Does OPEC have a future? Or has it already disappeared as an effective force in oil markets? I am not the only one now asking this question. Saudi Oil Minister Ali al-Naimi asked the same question in the summer, suggesting OPEC Ministers should instead meet once a year, and have occasional videoconferences, adding:
“We don’t need a meeting. People come and make nice when at the end of the day, Saudi Arabia carries the burden of balancing the oil market.”
Recent events have shown Naimi meant what he said. He understands that major oil producers need to monetise their product quickly, as it is likely much of today’s vast reserves will end up being left in the ground. This has already happened with coal, after all.
Nobody today worries about the potential for coal shortages set out in the Club of Rome’s famous 1972 Report, ‘The Limits of Growth’. And the chart above, based on BP data, suggests oil will likely share coal’s fate:
- Consumption of oil (red line) and gas (blue) were both growing at similar rates from 1965-75
- Both were gaining market share versus coal in relation to total energy demand (green)
- But OPEC’s high oil prices from 1973-1985 gave gas demand a major boost, which has continued ever since
- The record prices seen since 2005 have further boosted gas and reduced oil consumption
- They have also encouraged rival oil producers: OPEC’s now has a 42% oil market share versus 51% in 1974
The second chart from ExxonMobil’s 2013 ‘Outlook for Energy to 2040’ places these trends in a longer-term context.
- Wood (brown) was the major fuel 200 years ago, but was then replaced by coal (orange)
- Over the past 50 years, oil (green) has become the major fuel, but it is now being replaced by gas (red)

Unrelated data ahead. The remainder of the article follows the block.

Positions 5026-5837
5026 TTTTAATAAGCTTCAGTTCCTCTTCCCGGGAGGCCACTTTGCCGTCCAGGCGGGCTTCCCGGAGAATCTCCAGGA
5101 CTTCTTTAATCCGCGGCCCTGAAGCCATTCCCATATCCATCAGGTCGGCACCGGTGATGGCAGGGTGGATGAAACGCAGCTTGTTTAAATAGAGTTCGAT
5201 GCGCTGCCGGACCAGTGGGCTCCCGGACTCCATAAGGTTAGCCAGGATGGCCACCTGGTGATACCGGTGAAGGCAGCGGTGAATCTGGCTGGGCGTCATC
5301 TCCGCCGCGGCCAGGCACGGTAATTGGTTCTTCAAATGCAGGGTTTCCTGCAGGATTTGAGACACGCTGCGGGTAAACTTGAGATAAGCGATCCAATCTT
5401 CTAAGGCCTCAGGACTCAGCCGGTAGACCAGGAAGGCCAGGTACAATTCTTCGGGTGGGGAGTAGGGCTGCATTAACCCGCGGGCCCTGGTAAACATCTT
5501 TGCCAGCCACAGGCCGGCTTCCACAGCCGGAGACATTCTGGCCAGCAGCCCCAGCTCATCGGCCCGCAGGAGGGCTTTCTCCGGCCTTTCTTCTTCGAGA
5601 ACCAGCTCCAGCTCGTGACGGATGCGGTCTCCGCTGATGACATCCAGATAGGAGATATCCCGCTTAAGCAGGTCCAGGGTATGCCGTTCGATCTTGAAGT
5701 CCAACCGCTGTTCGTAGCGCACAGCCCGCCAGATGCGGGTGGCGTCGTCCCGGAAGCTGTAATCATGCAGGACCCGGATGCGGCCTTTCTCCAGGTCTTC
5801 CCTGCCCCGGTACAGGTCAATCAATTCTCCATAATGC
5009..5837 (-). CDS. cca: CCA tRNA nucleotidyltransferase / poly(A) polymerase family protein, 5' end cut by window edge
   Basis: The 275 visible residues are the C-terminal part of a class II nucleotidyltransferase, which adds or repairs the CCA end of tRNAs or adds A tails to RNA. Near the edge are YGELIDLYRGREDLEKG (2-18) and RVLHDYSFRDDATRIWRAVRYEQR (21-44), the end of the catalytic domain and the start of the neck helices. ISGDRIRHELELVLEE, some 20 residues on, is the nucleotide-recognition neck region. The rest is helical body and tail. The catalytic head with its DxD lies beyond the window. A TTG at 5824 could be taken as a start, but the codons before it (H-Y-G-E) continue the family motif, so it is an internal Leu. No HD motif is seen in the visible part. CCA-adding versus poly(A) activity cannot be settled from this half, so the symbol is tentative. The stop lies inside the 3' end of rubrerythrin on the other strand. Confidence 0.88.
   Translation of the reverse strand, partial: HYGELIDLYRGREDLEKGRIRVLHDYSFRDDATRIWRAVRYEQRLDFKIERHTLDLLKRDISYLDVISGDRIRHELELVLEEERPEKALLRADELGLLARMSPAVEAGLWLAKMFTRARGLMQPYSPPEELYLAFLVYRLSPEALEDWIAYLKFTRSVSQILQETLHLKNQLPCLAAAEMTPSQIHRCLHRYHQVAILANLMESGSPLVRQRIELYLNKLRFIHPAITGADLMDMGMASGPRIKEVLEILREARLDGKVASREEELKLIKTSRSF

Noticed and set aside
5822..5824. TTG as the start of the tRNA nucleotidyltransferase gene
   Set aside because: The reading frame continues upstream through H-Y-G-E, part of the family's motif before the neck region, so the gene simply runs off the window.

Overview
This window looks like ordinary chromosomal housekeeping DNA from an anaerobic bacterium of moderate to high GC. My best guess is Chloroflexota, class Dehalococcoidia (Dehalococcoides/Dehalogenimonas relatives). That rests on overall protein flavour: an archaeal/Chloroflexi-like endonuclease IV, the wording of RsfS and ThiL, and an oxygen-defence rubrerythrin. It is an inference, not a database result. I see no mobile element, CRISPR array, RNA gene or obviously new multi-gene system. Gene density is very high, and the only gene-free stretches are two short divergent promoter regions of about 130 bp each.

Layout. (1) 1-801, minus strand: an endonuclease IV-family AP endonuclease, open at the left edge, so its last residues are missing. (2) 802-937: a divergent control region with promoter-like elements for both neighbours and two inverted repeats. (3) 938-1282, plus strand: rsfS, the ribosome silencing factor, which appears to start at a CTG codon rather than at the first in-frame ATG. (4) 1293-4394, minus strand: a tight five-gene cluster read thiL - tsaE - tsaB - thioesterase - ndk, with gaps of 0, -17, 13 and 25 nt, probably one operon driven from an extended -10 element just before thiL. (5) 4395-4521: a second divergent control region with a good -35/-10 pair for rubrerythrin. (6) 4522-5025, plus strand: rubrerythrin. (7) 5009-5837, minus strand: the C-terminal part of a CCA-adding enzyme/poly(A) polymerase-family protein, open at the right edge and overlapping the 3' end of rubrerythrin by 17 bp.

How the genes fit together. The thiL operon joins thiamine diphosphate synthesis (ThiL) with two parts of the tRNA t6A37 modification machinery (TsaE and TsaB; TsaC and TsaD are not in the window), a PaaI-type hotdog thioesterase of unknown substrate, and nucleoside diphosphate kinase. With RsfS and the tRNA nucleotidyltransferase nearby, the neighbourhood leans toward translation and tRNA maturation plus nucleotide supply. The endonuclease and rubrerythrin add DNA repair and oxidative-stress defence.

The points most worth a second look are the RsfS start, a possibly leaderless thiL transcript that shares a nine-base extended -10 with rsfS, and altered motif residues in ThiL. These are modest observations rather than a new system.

- In 50 years, gas may well be rivalled by renewables, hydro-electric or nuclear as alternative fuels
So OPEC faces a future where its product, oil, is now inevitably losing market share to gas. It made a terrible mistake by allowing prices to rise to unaffordable levels in 1974-1985. And since 2005, it has repeated the same mistake.
Energy users have choices, after all. Large numbers have chosen to abandon oil for gas or other fuels. Those still tied to oil have been able to reduce consumption by improving energy efficiency.
Even the US has finally moved to adopt European fuel efficiency standards for its auto fleet. Since 1980, US passenger car fuel economy has risen 27%, from 26 mpg to 33 mpg. And this trend is accelerating as today’s more efficient cars replace older models. The standard for new vehicles will be 35.5 mpg (15.09 km/l) in 2016.
Equally important is that most OPEC countries have been busy undermining its own oil production quota system:
- They have built large numbers of oil-based refineries, as well as oil/gas-based petrochemical complexes
- Those using oil effectively increase the country’s oil exports beyond its official quota
- Those using gas increase its total energy exports, effectively cannibalising oil’s share of the energy market
Naimi has another reason for abandoning OPEC today, namely the growing geopolitical threat to Saudi and the other Gulf Co-Operation Council (GCC) countries. The GCC are surrounded by potential enemies, all of whom would love to take a share of its current oil wealth.
In these circumstances, they cannot possibly continue to allow high prices to destroy the rationale for the US defence shield on which they have depended since 1945. I will look at this critical issue in more detail tomorrow.